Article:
California Memorial Stadium
Home of: University of California Golden Bears, Berkeley, California
Opened:1923 Renovated: 2010-2012
Inspired by the Roman Coliseum, Cal’s 75,000 seat Memorial Stadium was built surrounded with controversy. The uproar was caused by the proposed location the scenic area known as Strawberry Canyon.
Memorial Stadium opened just in time for the Golden Bears last game of the 1923 season – The Big Game against cross bay rival Stanford.
The graphic captures the scoreboard at the end of that inaugural game.
A Few Things to Know
• The $1.4 million (about $20 million in todays dollars) stadium was funded entirely by seat subscriptions (and you thought that funding concept was a 21st century invention). The $100 subscriptions sold out in ten days. What you got was a $10 voucher for ten years to purchase game tickets.
• The original scoreboard architecture reflected the neoclassical style of the stadium. Besides the game score, the scoreboard layout provided ball field position and distance to go for first down – all manually operated. It must have been a frantic exercise to keep the game information current. The process used to rely information to the scoreboard operators, located in the end zone, would be interesting reading.
Next time the series heads about 375 miles south to visit another classic scoreboard from the 1920s, the Los Angeles Memorial Coliseum.
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If anyone is interested in purchasing a digital copy of these posters, Gary is working on an online purchase option. In the interim you can contact him directly at Classicscoreboards@gmail.com.
Uni Tweaks Concepts
It’s been a while since I ran this, but I still have a bunch of concepts (and they do continue to trickle in — and concepters, please keep them coming)…
So if you’ve concept for any sport, or just a tweak or wholesale revision, send them my way.
Please do try to keep your descriptions to ~50 words (give or take) per image — if you have three uniform concepts in one image, then obviously, you can go a little over, but no novels, OK? OK!. You guys have usually been good with keeping the descriptions pretty short, and I thank you for that.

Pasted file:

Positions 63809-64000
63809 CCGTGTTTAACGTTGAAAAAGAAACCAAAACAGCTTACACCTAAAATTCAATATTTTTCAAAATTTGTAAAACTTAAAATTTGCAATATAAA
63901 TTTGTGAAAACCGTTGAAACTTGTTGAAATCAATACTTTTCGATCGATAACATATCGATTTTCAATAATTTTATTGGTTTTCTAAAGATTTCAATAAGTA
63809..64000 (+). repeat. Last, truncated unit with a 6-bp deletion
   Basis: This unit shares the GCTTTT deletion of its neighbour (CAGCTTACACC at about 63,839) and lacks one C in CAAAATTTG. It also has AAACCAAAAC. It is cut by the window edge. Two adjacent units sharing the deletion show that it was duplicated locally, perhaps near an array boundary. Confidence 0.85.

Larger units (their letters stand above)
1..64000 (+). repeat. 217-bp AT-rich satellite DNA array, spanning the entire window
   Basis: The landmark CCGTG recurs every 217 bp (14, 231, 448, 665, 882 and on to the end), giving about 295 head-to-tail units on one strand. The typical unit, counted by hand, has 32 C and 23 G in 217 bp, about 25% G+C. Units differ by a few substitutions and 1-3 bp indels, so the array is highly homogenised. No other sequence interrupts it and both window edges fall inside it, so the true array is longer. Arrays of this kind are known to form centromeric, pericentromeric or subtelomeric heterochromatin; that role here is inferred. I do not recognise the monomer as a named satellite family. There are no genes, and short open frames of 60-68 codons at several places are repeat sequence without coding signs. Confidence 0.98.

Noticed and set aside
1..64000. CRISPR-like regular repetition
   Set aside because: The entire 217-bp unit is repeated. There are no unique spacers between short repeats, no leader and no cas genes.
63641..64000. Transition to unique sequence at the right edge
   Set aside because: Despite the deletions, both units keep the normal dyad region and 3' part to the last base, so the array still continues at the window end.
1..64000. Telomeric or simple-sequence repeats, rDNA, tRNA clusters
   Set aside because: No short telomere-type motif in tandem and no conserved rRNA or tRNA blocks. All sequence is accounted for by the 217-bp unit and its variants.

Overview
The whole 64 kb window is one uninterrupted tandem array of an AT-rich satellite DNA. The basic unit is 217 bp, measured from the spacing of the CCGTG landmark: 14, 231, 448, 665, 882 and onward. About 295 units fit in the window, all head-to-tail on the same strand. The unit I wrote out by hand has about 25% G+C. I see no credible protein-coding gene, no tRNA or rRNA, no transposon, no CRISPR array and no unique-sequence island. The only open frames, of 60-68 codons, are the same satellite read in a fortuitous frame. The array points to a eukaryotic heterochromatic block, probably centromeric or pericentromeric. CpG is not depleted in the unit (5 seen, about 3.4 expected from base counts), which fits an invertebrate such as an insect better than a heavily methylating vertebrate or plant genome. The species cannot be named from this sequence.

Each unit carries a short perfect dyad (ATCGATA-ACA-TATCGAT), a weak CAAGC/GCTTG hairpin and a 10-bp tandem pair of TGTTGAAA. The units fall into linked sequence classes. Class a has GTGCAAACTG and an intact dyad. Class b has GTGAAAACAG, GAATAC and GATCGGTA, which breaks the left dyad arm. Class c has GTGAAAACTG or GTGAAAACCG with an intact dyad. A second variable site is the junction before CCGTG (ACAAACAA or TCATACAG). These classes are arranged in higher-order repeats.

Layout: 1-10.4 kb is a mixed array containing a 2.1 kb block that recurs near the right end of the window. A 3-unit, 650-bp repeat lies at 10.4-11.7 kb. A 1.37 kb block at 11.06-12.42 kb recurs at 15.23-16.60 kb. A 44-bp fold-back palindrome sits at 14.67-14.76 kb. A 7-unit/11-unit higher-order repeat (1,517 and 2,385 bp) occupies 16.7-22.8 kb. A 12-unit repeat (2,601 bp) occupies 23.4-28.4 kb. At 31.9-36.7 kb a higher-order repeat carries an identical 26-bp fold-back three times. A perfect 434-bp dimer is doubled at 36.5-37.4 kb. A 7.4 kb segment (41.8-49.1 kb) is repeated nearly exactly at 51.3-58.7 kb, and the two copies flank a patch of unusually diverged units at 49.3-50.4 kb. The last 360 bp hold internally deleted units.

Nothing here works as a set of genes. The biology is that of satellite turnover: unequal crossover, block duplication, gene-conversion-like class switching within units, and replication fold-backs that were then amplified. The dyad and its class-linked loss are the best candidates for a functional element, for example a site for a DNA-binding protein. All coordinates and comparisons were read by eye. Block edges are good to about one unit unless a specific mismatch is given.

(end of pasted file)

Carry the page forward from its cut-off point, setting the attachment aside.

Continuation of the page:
Like the colorizations, I’m going to run these as inline pics — click on each one to enlarge.
And so, lets begin:
First up today is Cole Hammers, who has a concept for the Houston Texans:
I never liked how Texans logo faced the wrong way on one side of the helmet, so I drew up an alternate with the horns on the side a-la-Vikings. The rest is just a slight tweak on the standard away uni.
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And we close today with Kyle Geralds who has some Detroit Tigers concepts:
Detroit Tiger Concepts – No Sacred Cows
Tigers have maintained a lot of tradition limiting uniform concepts. The Tigers have only worn an alternate jersey once, they use two different Old English Ds and they only wear orange on the road.
I wanted to see what it’d be like using just the ball cap D on the uniform, using orange at home, creating an alternate, using a script Tigers instead of the home D and an orange only (no navy) road uniform. Here are 10 concepts (above). I am a traditionalist and never want the Tigers to change their home uniform or use an alternate, so killing these “sacred cows,” was morally challenging.
• 1927-1931 was the 1st time the Tigers wore orange (home and away) then stopped for 16 years.
• 1947-1951 Tigers wore the orange D on their home cap but a white D on the road (opposite of today).
• 1952-57 they wore the orange D on their home and away caps.
• 1958-1971 the Tigers did not wear orange at all and in 1960 the Tigers script was used in place of the English D on the home uniform.
• Since 1972 the Tigers have only worn orange on the road. Interestingly, 1972-1982 the Tigers road cap featured an orange D with a white outline.
• 1994 the Tigers wore stripes down the sleeves of their road uniform and an orange bill on the cap that lasted 4 years and included the Tiger wiggling through the D for three.